Early colonial court records in Virginia concern "Antonio the Negro," as he was named in the 1625 Virginia census. He was brought to the colony in 1621. At that time, English and Colonial law had not yet defined racial slavery; the census called Antonio a "servant."

Later, Antonio changed his name to Anthony Johnson, married an African American servant named Mary, and they had four children. Mary and Anthony became free, and he soon owned some land and cattle. He even engaged indentured servants to work for him.

In 1640 three indentured servants, one black and two white, fled from a Virginia plantation. When caught and returned to their owner, the two white servants had their indenture extended for four years. The black servant, named John Punch, was sentenced to serve his said master or his assigns for the time of his natural life. John Punch's status was changed from an indentured servant to a slave. It is not difficult to imagine that how rapidly it became an accepted practice to falsly accuse black indentured servants of infractions in order to keep the enslaved for life.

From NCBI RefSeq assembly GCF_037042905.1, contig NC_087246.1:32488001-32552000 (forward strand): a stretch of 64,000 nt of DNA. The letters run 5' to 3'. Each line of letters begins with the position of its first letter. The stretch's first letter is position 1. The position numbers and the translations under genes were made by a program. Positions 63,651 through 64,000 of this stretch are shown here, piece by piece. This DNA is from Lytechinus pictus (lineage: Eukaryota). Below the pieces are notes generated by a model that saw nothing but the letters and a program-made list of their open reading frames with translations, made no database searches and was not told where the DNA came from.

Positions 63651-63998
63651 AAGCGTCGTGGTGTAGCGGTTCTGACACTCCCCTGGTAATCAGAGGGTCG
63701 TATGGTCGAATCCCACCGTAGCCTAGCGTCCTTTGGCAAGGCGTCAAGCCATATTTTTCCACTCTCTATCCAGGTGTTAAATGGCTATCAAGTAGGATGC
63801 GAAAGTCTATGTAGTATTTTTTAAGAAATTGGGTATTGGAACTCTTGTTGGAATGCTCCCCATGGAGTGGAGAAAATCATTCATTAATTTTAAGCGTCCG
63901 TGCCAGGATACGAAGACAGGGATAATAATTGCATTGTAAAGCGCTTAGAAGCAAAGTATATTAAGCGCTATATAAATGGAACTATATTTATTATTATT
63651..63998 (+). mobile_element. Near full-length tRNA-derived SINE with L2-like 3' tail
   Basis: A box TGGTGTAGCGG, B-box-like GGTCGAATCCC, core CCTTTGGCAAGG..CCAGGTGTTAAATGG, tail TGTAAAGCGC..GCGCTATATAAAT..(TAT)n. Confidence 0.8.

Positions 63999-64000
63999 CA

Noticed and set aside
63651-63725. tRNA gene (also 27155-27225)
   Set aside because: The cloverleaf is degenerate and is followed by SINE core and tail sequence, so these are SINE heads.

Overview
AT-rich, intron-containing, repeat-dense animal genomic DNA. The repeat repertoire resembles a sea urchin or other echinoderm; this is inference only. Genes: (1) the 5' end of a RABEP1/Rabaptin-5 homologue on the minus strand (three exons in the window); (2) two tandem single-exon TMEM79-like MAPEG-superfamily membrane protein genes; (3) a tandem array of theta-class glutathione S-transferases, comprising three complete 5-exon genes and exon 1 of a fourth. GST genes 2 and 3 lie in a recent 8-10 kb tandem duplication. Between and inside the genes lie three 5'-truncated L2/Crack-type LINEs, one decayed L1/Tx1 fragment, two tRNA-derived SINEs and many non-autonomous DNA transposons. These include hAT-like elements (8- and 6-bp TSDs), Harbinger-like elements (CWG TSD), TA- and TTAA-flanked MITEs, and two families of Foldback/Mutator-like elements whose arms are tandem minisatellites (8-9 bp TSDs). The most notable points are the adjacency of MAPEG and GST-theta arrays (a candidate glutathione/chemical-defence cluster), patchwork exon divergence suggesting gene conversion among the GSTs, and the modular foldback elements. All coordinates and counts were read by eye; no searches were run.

In 1650, Anthony was one of 400 Africans in the Virginia Colony, among a white settler population of nearly 19,000. In Virginia county Johnson where Johnson lived 20 or so African men and women were free, and 13 of this number owned their own homes. But a drastic change loomed in the near future for Africans who were brought to Virginia! In 1661, the enslavement of black Africans was leagalized in Virginia.

Traditionally, Englishmen had held the belief they had the right to enslave non-Christians or captives taken in a just war. Conveniently Africans and Native American fit this definition. But what if these captives learned to speak English and converted to Christianity? Should they be released from bondage and given their freedom?